City of Toronto
- Central: $749K
- West End: $601K
- East End: $527K
- Mississauga: $534K
- Brampton: $463K
- Whitchurch-Stouffville: $680K
- Vaughan: $602K
- King: $605K
- Markham: $587K
- Richmond Hill: $543K
- Aurora: $556K
- Scugog: $581K
- Whitby: $514K
- Uxbridge: $447K
- Ajax: $437K
- Clarington: $410K
- Oshawa: $298K
- Oakville: $642K
- Burlington: $529K
- Milton: $515K
- Halton Hills: $455K
Is Toronto at Risk of a Condo Bubble Correction?
Experts do predict a correction to Toronto’s housing bubble, but the rising prices during an economic downturn caused by the pandemic say otherwise.
UBS, a Swiss bank, added Toronto to a list of global cities at risk at being in a real estate bubble. Toronto was the only North American city to be included on the list. The report suggested Toronto housing is even more overpriced than Vancouver, New York, Los Angeles, and San Francisco. Not surprising considering the average price for Toronto condo has almost doubled in just 12 years.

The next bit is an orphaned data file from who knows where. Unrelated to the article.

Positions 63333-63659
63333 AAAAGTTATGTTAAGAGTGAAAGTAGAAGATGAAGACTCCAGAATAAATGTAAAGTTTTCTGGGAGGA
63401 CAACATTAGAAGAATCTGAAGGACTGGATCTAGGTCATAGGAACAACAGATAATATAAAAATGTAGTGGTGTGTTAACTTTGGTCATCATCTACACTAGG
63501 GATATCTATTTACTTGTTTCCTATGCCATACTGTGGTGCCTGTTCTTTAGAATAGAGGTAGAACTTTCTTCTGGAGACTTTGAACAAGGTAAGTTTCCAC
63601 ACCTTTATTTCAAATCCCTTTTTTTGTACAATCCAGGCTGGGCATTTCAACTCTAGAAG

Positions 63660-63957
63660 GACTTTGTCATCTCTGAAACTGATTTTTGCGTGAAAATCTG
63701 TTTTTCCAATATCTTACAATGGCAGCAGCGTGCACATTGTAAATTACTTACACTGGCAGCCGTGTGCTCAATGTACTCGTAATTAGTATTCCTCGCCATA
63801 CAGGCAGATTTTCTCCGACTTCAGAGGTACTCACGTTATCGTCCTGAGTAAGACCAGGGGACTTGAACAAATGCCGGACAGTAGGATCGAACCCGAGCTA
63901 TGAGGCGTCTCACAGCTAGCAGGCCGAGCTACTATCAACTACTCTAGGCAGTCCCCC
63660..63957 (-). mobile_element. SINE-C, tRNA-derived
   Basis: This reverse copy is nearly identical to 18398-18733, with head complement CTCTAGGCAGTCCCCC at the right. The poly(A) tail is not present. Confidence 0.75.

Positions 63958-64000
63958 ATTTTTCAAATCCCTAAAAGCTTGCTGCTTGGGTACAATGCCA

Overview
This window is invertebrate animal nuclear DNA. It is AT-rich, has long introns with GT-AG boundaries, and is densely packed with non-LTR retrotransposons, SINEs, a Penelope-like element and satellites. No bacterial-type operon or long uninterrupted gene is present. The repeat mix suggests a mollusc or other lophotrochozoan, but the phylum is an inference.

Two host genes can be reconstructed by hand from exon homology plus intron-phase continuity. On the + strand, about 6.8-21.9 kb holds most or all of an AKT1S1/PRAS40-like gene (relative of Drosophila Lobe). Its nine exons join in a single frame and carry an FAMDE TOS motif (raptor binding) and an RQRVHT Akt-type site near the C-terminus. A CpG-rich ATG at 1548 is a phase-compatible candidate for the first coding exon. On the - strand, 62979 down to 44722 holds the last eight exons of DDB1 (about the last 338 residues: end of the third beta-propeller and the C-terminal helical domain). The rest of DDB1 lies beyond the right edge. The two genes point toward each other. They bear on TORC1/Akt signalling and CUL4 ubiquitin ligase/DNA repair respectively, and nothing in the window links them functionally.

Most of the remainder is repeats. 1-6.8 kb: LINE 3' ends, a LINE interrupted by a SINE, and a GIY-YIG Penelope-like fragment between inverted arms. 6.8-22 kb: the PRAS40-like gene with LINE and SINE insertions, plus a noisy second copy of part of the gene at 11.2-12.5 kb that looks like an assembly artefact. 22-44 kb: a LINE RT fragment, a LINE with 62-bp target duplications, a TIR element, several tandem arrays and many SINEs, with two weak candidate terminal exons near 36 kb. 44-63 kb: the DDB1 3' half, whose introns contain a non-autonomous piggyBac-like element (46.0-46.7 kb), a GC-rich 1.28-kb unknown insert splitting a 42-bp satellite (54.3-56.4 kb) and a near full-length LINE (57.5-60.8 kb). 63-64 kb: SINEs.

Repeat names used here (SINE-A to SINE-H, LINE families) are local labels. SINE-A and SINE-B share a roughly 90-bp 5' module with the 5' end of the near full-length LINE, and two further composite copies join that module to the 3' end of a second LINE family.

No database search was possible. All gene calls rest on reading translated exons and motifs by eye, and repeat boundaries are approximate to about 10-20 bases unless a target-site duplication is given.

Many experts thought the pandemic would burst that bubble. While listings for condos increased and demand for condos decreased, the average selling price increased regardless. The report suggested this won’t change in the future.
“Appreciation of the Canadian dollar will curb the appeal of Toronto’s property to foreign buyers when travel restrictions are lifted,” said UBS.
Toronto Condo Market Predictions for 2021
Fall 2020 is the Time To Buy
Some experts are saying that now is the time to find a deal as some investors are starting to experience “Covid fatigue” and are eager to off-load their properties.
2021 Housing Prices Expected to Rise
The 2021 Canadian Housing Market Outlet by RE/MAX Canada, estimates that prices are expected to continue rising in the city across all markets including condos.
The report reads that “the Toronto housing market is expected to be in the seller’s favour in 2021, characterized by a persistent supply shortage and rising prices.”
Vaccines Will Help With Buyer Confidence
Pfizer and BioNTech are showing promising results of their COVID-19 vaccine, but they will likely not be widely available until mid-2021. Some are predicting a third wave in spring 2021 which will again impact condo prices.